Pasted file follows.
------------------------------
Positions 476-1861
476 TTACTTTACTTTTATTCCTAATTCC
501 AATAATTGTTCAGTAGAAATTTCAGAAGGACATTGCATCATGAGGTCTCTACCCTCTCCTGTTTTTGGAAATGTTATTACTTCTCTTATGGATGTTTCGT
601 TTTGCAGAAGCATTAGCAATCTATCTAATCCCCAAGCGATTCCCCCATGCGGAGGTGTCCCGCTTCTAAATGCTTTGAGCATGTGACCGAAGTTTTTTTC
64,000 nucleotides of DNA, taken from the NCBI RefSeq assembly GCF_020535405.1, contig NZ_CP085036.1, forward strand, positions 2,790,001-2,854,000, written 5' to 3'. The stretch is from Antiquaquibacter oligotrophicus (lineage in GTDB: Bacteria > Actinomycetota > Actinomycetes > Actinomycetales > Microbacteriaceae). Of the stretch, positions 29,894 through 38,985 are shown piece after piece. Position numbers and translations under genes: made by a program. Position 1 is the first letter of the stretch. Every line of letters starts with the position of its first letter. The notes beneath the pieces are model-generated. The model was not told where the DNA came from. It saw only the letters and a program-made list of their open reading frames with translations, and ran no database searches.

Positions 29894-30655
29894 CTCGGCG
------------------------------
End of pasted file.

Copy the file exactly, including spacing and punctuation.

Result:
Positions 476-1861
476 TTACTTTACTTTTATTCCTAATTCC
501 AATAATTGTTCAGTAGAAATTTCAGAAGGACATTGCATCATGAGGTCTCTACCCTCTCCTGTTTTTGGAAATGTTATTACTTCTCTTATGGATGTTTCGT
601 TTTGCAGAAGCATTAGCAATCTATCTAATCCCCAAGCGATTCCCCCATGCGGAGGTGTCCCGCTTCTAAATGCTTTGAGCATGTGACCGAAGTTTTTTTC
64,000 nucleotides of DNA, taken from the NCBI RefSeq assembly GCF_020535405.1, contig NZ_CP085036.1, forward strand, positions 2,790,001-2,854,000, written 5' to 3'. The stretch is from Antiquaquibacter oligotrophicus (lineage in GTDB: Bacteria > Actinomycetota > Actinomycetes > Actinomycetales > Microbacteriaceae). Of the stretch, positions 29,894 through 38,985 are shown piece after piece. Position numbers and translations under genes: made by a program. Position 1 is the first letter of the stretch. Every line of letters starts with the position of its first letter. The notes beneath the pieces are model-generated. The model was not told where the DNA came from. It saw only the letters and a program-made list of their open reading frames with translations, and ran no database searches.

Positions 29894-30655
29894 CTCGGCG